Maquoketa Municipal Electric Utility will lose its fifth-largest energy user when the hospital moves to its new location, but it’s too early to say what impact — if any — that might have on residents’ bills.
Why the change in energy providers? It’s not a choice, it’s a mandate, according to MMEU Director Chris Krogman.
The Iowa Legislature formed the Iowa Utilities Board about 50 years ago in small part to define and govern electric service territories. Those territories delineate which electric company provides energy to a specific area. Think of it in farming terms — farmers must plant crops or graze animals within their property boundaries. The same is true with Iowa electric providers.
The site of the new Jackson County Regional Health Center sits within Maquoketa Valley Electric Cooperative territory, only hundreds of feet from the MMEU boundary. The hospital did not get to choose its energy provider.
“The general intent of the board was to maintain being an MMEU customer because their service has been good,” said Curt Coleman, hospital CEO. “But then we found the Iowa Utilities Board map put us clearly in MVEC territory. … It was pretty clear there wasn’t much wiggle room. We met with [MVEC] and they seemed like they really didn’t have much interest in conceding that service boundary.”
Krogman spoke to the hospital board about the issue before the board announced the possible new hospital location. If the hospital bought more land to put it within MMEU territory and built the electrical hookup spot in MMEU territory, then MMEU could remain the hospital’s energy provider, he explained.
That didn’t happen.
MMEU could have petitioned the IUB to change the boundary line, Krogman said, but “[boundaries] don’t change very easily, only if the two utilities agree on the change or you have to make a pretty strong case to the board to change it.”
Krogman consulted an attorney to evaluate if MMEU could present a strong enough case but was told it wouldn’t be worth the utility’s time or expense, he said.
The hospital came to the same conclusion, according to Coleman.
“We’ve been very happy MMEU. They’ve been very attentive to us for a long time,” Coleman said. “We’re happy with what we think we will get from [MVEC] and sad to be parting ways with MMEU.”
Unknow effect for customers
Jackson County Regional Health Center uses the fifth-most amount of energy of all MMEU’s customers, but losing such a large customer does not mean everyone’s bills will increase, Krogman said.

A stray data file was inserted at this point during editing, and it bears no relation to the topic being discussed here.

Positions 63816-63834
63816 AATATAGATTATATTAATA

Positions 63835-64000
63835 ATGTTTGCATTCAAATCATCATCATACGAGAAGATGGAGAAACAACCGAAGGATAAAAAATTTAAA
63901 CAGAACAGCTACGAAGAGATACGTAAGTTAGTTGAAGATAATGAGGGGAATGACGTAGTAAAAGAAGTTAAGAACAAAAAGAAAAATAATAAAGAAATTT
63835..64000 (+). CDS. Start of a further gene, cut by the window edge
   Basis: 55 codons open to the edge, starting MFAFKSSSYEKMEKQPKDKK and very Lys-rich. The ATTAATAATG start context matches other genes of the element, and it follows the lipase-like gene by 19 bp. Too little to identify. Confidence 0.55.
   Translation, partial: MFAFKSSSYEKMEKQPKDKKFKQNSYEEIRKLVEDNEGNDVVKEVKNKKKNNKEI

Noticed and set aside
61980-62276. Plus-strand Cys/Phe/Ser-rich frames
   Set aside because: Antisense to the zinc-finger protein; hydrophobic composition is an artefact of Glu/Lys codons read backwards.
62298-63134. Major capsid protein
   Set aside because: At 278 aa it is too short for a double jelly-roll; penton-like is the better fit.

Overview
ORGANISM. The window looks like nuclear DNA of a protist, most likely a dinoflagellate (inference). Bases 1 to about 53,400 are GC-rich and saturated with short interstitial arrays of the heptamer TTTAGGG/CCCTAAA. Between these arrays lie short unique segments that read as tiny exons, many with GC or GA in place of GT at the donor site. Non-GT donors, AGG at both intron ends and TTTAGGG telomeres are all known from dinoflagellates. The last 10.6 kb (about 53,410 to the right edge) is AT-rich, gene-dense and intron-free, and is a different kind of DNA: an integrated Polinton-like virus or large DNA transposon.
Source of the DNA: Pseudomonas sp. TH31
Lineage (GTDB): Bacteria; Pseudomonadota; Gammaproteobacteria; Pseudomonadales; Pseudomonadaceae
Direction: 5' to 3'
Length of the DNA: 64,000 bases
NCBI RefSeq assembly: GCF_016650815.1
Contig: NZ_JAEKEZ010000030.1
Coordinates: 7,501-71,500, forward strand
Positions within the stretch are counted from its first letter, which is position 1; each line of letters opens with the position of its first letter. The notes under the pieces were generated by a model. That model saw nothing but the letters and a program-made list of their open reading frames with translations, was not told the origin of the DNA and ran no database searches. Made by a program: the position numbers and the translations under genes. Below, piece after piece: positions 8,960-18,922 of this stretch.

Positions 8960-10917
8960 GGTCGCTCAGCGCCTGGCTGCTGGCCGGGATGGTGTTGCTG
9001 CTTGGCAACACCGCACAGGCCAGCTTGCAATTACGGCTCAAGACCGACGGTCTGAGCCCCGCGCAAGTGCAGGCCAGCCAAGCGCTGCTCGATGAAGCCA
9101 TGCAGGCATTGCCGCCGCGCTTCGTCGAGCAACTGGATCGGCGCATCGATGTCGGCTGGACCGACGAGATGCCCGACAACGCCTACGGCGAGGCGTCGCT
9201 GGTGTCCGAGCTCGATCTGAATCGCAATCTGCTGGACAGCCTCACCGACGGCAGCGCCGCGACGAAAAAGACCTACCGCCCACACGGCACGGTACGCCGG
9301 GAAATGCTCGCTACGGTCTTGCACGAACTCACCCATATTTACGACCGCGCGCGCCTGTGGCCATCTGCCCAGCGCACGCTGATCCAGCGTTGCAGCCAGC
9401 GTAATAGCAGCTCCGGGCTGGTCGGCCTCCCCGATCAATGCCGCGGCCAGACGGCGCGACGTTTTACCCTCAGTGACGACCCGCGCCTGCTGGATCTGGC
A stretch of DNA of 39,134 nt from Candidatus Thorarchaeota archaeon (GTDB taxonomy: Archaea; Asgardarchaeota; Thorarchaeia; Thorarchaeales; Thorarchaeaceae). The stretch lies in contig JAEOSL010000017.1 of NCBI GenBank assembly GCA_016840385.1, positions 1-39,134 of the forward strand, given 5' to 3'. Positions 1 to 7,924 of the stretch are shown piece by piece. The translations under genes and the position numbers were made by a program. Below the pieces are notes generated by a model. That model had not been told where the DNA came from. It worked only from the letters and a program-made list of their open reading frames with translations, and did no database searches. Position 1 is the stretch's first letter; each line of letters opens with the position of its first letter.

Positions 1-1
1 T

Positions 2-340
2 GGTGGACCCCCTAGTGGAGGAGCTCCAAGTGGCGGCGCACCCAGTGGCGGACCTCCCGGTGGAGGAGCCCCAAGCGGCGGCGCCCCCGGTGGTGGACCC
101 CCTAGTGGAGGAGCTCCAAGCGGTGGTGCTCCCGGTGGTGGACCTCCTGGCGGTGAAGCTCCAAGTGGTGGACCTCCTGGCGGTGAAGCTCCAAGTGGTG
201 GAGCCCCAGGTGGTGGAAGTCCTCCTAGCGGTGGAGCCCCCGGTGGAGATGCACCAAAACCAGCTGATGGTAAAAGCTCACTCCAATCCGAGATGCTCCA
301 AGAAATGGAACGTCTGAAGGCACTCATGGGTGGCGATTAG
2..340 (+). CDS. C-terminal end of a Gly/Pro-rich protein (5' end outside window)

“I don’t anticipate any noticeable change,” he said. “It’s too early to tell what the monetary impact will be. There are too many unknowns.”
MMEU bases it fees on recouping fixed costs (staff salaries, equipment, etc.) and energy consumption. The utility passes on those costs to its customers.
The hospital’s expected completion date is December 2020. When JCRHC moves operations to the new site, the current site will demand less energy than the hospital historically used.
After the hospital switches to MVEC as a service provider, MMEU’s wholesale costs will decrease because it won’t have to buy as much energy from its provider, WPPI.
Also, the hospital board has not yet decided the future of the current property off West Grove Street, so there may still be some energy usage there. (Coleman said board members will hold a special public meeting Jan. 16 at 1 p.m. at Maquoketa City Hall to discuss future uses. Board members, city and county representatives, the Jackson County Economic Alliance, and Eastern Iowa Intergovernmental Association have been meeting to discuss possibilities for the current building’s future.)
Knowing it would lose a customer, MMEU removed JCRHC’s usage data from its most recent rate study, a professional analysis that helps the board know where to set its rates.
“It showed the need for a very small increase to customers, but we chose to
keep it neutral,” Krogman said. “We didn’t want to make any change because of all the unknowns.”
The hospital’s energy load would have decreased even if the new hospital had been built on the existing site, Krogman and Coleman said. The new facility will be about half the size and operate with new, more efficient equipment, saving about $200,000 annually in total energy consumption, Coleman said. He estimated that the hospital pays tens of thousands of dollars per month in energy charges.
MMEU losing JCRHC as a customer also may in a small way impact the city of Maquoketa’s budget. MMEU pays 2% of its gross revenue to the city each year in the form of a franchise fee, Krogman explained. In 2019, that amounted to $155,930 for the city.